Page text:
By Christopher Lehman, Founding Director (@iChrisLehman)
Here in New York City, we are in Parent-Teacher conference season.
I remember preparing for these as an early career teacher. I always worked hard—pulling all-nighters—to collect “proof.” I wanted to prove to parents why their child was excelling or failing. I wanted to prove that my grading was justified. I wanted to prove that missed homework was a problem, that poor test scores were an issue. I wanted to be ready to prove to parents why their child received the rating he or she did.
I suppose in my mind I thought my rewarding or punishing through a rating would somehow change things. “I just have to help this parent see what is going on here,” I’d fantasize, “and then things will change.”
Now, as a parent, preparing to attend my children’s conference nights, I see things completely differently.
The thing is, I already know how my children are doing. In fact, I’ve known for years.
I already feel my daughter’s love of maps and frustration with word problems. I already know my son’s obsession with vocabulary and need to focus his attention more.
I could give my children a grade in every subject area, before walking into the school building. Actually, I think my kids could, too. According to John Hattie’s meta-analysis, almost all kids can. He puts “self-reported grades” at the top of all of his famous “influences” on student achievement. Kids are incredibly good predictors of how they are doing in school.
Which makes me wonder why so many of us obsess over the grade justification portion of these nights.
What I Most Want from Parent-Teacher Conferences
Now, sitting on the other side of that conference table, I want something much different.
It may seem simple, but what I really want is to know my kids are loved. To know that they are seen. And I most want to enter into a professional conversation about what we, the important adults in their lives, can put in place over the next several weeks to continue their growth.
My children have already built a sense of themselves, even at these young ages. Finding out if they are “below, approaching, meeting, or exceeding” any given standard feels moot. To be reminded that math is hard or reading is going super well does little to help us grow as a learning family.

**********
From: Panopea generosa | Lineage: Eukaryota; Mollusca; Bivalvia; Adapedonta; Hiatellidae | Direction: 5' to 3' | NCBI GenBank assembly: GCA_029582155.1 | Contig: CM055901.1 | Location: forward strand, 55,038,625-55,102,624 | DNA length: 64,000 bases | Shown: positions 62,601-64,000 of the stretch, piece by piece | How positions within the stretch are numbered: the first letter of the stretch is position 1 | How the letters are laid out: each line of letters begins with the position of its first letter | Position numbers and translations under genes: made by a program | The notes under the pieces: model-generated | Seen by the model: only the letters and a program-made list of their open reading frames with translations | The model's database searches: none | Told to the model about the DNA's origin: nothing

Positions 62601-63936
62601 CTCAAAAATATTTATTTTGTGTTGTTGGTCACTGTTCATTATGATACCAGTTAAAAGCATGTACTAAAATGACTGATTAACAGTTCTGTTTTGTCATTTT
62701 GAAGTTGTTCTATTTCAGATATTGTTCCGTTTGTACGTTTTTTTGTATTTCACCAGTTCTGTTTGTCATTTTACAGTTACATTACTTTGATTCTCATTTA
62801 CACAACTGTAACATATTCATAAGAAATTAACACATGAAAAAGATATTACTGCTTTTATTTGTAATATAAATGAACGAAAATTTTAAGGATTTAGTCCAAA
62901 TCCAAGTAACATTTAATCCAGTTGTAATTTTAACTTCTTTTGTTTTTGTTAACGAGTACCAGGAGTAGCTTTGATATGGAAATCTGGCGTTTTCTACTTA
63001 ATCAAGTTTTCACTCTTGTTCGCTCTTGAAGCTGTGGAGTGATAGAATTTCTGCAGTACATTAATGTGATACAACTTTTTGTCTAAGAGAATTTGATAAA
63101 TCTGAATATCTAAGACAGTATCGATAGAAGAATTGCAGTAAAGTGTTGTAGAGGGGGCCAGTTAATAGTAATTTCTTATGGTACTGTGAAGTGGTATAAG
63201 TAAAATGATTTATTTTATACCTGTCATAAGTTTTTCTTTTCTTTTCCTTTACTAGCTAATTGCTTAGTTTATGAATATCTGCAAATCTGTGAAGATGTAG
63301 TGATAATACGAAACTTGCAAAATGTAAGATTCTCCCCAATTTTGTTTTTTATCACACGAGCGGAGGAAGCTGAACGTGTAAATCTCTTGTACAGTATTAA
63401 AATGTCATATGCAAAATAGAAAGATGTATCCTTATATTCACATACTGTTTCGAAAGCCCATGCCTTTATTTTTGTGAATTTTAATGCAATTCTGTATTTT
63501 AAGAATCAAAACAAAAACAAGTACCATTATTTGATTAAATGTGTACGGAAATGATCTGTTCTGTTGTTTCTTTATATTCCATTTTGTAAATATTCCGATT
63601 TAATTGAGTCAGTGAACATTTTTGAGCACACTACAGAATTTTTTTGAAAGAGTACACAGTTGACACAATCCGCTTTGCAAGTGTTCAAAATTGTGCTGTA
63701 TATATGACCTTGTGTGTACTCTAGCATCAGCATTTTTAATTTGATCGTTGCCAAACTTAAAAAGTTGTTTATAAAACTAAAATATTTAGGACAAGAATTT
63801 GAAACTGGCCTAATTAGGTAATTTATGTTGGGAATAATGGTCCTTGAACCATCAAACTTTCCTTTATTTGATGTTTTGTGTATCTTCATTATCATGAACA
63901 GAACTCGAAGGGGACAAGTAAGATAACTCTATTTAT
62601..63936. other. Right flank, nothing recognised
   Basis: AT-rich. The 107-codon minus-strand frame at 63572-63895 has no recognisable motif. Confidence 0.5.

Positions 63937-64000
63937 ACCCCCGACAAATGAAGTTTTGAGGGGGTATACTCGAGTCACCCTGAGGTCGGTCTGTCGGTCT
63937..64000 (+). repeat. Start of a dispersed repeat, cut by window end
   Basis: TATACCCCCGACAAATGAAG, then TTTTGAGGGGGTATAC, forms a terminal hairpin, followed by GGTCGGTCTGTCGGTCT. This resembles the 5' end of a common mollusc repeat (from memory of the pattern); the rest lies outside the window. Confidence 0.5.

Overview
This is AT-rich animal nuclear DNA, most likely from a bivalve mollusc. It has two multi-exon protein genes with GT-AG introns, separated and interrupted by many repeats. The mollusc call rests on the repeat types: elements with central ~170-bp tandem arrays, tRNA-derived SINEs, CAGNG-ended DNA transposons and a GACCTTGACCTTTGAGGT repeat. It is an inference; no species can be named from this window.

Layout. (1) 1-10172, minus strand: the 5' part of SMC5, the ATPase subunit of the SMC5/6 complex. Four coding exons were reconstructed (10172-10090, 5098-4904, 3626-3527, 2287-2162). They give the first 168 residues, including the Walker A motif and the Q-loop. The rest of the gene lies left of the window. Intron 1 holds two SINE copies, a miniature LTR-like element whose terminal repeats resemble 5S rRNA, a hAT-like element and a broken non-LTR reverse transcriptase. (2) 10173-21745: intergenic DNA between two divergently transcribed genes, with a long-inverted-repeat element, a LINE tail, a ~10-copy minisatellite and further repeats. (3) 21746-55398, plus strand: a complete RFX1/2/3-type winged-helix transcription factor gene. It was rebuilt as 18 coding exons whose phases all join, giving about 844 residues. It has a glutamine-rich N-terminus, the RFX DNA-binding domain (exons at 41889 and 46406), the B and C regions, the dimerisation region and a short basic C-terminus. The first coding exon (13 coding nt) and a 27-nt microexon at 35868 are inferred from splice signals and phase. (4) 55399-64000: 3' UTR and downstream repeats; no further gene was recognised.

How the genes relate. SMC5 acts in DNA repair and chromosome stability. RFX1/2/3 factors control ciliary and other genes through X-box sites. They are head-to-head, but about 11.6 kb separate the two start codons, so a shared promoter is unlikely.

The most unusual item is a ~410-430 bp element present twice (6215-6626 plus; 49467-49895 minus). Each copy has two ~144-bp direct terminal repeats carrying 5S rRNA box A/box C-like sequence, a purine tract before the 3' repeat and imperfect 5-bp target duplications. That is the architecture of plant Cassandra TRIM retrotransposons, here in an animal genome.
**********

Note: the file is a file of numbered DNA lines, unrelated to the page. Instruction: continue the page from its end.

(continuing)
I am reflecting now that the “prove it” from my Grade Book was less important to changing my students lives. I should have, instead, spent that time talking with families. Learning about their children from their years of expertise raising them. Brainstorming together about next steps.
More Ask and Listen
While not all families are the same, what seems to cut across most research on school-family involvement is the critical need to develop trust. When families feel they are respected, that teachers truly care about them and their children, and when they feel safe, children have greater opportunity to excel.
Starting Parent-Teacher conversations with questions, instead of “proof” can go along way. Ask about siblings. Ask about what families feel proud about so far this year. What they are most worried about.
Then turn to that old sage: every child is someone’s most precious gift. Treat them that way.
As conference season begins, there are many more ways we can – or perhaps you and your colleagues already are – rethinking Parent-Teacher conferences. We would love to hear about your ideas and reinventions in the comments section below and feel free to link to your own related posts.
- This report from the Northwest Regional Educational Laboratory is detailed and provides many points of reflection for educators and communities on how families interact with schools.
- This piece from the Harvard Family Research Project describes four emerging trends in reimagining parent-teacher conferences.
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